What are the 5 top reasons that make a man ask a woman to dance? Beauty comes first?

Discussion in 'Tango Argentino' started by Paula M, Jul 29, 2010.

  1. Zoopsia59

    Zoopsia59 Well-Known Member

    Well, that's you. Do you have some way to know whether the leaders at HER milongas dance multiple tandas with the same people?

    There are leaders here who do. And I have frequently danced several tandas in a night with the same leaders (not my partner)
  2. ant

    ant Member

    Looking back on this thread it seems that you started AT about 5 weeks ago and judging by your description of last night you attended a Milonga and not a practica. Is that roughly correct?

    I don't know about other people here and I am a leader and not a follower but did not attend any milongas until I had been dancing six months. Two of them were sort of protected situations. One was where a group of dancers with similar background and experience as me turned up to a handpicked venue once a month organised by the Dave Bailey and the other was a Milonga but really a practilonga on a Sunday evening organised by the Tango school I went to. The third was for a weekend at the tail end of a 10 day festival. After I arrived I knew that I put myself in the deep end and although I was pleased for that on off experience I would not have done it on a regular basis.

    I spent most of my first year looking for practicas that were attached to a class and then spending time with people of similar ability or if of greater ability not having any more of an expectation of me.
  3. Zoopsia59

    Zoopsia59 Well-Known Member

    I'm not sure that's going to help, although I certainly relate to the sentiment. Tango can be very hard on the ego. You're ego will need to be pretty solid to stick with tango over the long haul. I've been doing this for ... ahem. (cough, cough) ... awhile now and I can still end up sitting more than dancing at any given event. And I assure you that I don't stink. (although sometimes I think I do :(.... usually though that's because I'm unhappy with the way I danced, not because I didn't get to dance)

    Sometimes leaders just want to go out and have fun with a friend without worrying about "spreading the wealth". Sometimes they just want to relax and enjoy dancing with someone who is familiar. It's easier to lead someone that you've lead many, many times (unless she's just bad). Even if the follower is quite good, if she's unfamiliar, it represents a different challenge for the leader than dancing with a less skilled familiar follower.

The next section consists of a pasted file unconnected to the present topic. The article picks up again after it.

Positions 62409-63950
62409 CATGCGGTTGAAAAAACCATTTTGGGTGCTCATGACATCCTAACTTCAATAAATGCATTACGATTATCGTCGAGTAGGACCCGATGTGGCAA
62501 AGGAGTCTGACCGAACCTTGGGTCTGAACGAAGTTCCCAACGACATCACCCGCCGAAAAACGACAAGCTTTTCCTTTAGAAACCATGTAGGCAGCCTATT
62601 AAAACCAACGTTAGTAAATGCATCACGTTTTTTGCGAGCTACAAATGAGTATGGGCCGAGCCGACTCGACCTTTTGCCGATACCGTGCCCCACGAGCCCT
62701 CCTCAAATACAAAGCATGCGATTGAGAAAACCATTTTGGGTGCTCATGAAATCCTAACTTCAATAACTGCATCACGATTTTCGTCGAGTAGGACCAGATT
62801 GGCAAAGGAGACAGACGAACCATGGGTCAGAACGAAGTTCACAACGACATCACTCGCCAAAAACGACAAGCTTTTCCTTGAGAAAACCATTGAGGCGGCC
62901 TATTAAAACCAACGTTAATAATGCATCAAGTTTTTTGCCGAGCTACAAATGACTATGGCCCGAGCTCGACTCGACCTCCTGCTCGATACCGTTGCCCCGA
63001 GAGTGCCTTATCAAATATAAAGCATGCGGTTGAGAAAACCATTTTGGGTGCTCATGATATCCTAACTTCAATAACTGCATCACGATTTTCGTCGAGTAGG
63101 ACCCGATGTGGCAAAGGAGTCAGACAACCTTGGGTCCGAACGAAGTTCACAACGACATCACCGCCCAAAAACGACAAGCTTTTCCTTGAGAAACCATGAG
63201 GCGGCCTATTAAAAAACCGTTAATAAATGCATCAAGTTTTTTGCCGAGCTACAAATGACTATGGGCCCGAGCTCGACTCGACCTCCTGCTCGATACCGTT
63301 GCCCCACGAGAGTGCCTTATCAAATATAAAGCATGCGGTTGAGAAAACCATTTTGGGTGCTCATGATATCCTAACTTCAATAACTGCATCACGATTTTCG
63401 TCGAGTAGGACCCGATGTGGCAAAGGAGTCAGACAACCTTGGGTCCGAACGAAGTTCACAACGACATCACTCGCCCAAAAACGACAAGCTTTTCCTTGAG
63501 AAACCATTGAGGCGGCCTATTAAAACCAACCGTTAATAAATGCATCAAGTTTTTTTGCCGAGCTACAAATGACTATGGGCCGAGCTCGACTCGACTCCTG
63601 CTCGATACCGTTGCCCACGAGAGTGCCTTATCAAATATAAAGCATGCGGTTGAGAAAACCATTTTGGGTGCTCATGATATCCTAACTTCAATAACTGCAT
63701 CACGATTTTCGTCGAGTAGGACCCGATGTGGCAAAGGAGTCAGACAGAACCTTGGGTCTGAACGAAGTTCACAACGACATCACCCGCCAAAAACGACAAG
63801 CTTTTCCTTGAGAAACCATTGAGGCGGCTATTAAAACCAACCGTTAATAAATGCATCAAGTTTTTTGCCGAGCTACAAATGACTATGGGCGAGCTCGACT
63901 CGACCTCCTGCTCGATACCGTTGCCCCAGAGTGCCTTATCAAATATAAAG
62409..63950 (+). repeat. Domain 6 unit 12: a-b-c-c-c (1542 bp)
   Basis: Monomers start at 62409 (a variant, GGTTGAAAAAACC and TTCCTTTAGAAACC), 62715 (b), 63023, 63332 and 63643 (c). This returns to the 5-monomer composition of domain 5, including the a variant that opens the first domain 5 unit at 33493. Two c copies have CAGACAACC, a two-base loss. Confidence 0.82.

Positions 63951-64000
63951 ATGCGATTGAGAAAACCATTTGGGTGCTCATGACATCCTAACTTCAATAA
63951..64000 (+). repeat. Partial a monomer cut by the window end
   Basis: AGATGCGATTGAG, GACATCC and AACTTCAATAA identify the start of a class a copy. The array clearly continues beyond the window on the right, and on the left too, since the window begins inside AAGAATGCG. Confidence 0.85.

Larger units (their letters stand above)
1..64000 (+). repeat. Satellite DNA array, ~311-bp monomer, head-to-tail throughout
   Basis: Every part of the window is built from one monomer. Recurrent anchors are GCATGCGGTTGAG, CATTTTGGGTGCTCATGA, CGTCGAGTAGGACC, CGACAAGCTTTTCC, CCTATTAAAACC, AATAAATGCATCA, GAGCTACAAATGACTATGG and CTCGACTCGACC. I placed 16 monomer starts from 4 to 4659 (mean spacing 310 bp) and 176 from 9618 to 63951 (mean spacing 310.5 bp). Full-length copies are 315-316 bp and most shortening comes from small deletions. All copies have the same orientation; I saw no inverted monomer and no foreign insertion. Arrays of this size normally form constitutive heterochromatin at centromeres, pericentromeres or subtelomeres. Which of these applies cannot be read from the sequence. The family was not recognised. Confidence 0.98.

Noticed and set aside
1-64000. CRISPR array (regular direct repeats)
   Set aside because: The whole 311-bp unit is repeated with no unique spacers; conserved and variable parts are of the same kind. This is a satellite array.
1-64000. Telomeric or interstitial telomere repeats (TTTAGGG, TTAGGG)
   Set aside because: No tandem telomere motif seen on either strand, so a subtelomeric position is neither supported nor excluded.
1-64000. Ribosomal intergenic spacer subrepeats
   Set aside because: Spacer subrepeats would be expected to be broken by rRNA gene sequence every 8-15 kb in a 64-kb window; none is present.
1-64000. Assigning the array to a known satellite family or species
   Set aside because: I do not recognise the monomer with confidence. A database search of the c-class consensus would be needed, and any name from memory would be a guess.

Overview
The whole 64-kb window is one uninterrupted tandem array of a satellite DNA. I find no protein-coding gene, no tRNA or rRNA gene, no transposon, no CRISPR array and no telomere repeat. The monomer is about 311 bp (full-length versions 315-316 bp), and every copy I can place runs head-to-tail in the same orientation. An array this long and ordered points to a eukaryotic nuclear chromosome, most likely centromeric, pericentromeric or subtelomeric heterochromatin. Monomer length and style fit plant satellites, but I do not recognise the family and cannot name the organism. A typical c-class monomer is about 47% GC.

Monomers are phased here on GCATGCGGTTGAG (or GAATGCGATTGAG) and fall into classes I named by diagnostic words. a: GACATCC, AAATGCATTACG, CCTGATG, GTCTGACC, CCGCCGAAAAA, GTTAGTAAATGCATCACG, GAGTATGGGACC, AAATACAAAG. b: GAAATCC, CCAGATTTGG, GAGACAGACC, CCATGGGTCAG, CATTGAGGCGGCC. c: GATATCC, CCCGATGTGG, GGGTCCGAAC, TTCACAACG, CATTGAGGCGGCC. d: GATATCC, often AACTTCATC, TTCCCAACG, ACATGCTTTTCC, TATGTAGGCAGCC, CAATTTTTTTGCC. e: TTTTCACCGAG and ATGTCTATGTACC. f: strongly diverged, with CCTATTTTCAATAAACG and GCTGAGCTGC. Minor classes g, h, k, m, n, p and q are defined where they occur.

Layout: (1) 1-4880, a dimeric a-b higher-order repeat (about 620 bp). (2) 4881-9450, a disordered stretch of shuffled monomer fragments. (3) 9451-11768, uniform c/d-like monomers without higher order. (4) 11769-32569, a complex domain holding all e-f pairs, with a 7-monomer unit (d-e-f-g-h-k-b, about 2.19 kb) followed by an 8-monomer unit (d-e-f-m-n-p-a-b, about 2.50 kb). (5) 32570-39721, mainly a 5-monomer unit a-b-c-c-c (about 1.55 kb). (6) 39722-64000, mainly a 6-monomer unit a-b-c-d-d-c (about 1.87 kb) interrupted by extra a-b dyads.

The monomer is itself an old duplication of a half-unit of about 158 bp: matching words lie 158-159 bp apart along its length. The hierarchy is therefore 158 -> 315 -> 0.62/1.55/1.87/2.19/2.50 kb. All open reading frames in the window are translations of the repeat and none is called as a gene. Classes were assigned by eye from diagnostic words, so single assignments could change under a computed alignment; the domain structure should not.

I certainly wish that all leaders were motivated to make sure as many followers get to dance as they can manage, but even though that's a nice thought, it's not going to happen. Some leaders try to get to as many people as they can, and some leaders stick to their favorites (and simply don't dance if their favorites aren't there or aren't available) In some cases their favorites might not even be the best dancers... she might just be someone that he's comfortable with, or a friend from outside of tango.

    As long as there's an imbalanced ratio of leaders to followers, you're going to sit out some when you don't have a regular partner. In the beginning, you won't get asked for every dance, and after you've become quite good, you won't accept every dance you're asked for because you will have realized that some leaders just aren't worth the potential problems.

    And since I brought up "problem" leaders... even with your dance background, you may not have reached a level yet where you can still look good dancing tango with someone who leads you poorly. It's a real catch22 for followers... you want to dance but if you look bad dancing because you accept dances from people who lead badly, you won't get asked by better leaders.

    On the other hand, if you DON'T accept dances from anyone but the best leaders, you probably still won't get asked by the good leaders, because they won't see you dancing at all. And those inexperienced leaders you refused today won't have anything to do with you down the road when they get better.

    And then there's the question of styles. My guess is that at this point in your tango, you're better at some styles than others. Most leaders have a preference of embrace and style. Even those that like several different ones still have a preference for dancing certain styles to certain music. They also have preferences for certain partners for certain music based on how they plan to dance.

    There is no way in such a short time you could have made it to the top of all these ladders. If you want to avoid sitting out, you need to be proficient in a variety of embraces and styles so that no matter what music comes on and what style a particular leader likes, you are one of his partners of choice. This takes quite awhile and until you're there, you almost need the stars to align just right with music, leader, and style choice while you're sitting there (and other followers of choice are not)

    If there were more leaders than followers, all this would get reversed in a heartbeat, or else the leaders would all be giving up.
  4. Zoopsia59

    Zoopsia59 Well-Known Member

    Keep in mind that everything is relative... when they compliment you, there may be an unspoken "for someone who's only been dancing tango a month" in the thought they're expressing.
  5. dchester

    dchester Moderator Staff Member

    Gee, thanks.

    [​IMG]
  6. twnkltoz

    twnkltoz Well-Known Member

    Thanks, everyone. Maybe you're right in that I should stick to practicas if I go out. And take more lessons, of course. It wouldn't burn me so much if I didn't see women who are awful dancers getting dances while I sit there...but then, these are aggressive women who will snatch any man they can while I try to be polite and wait to be asked.
  7. twnkltoz

    twnkltoz Well-Known Member

    Yeah...I know they do, because I watched them do it. Not that there's anything wrong with that. It just would have been nice if I got ONE. And I have also been the lucky follower to have two or three tandas with one of those very leaders.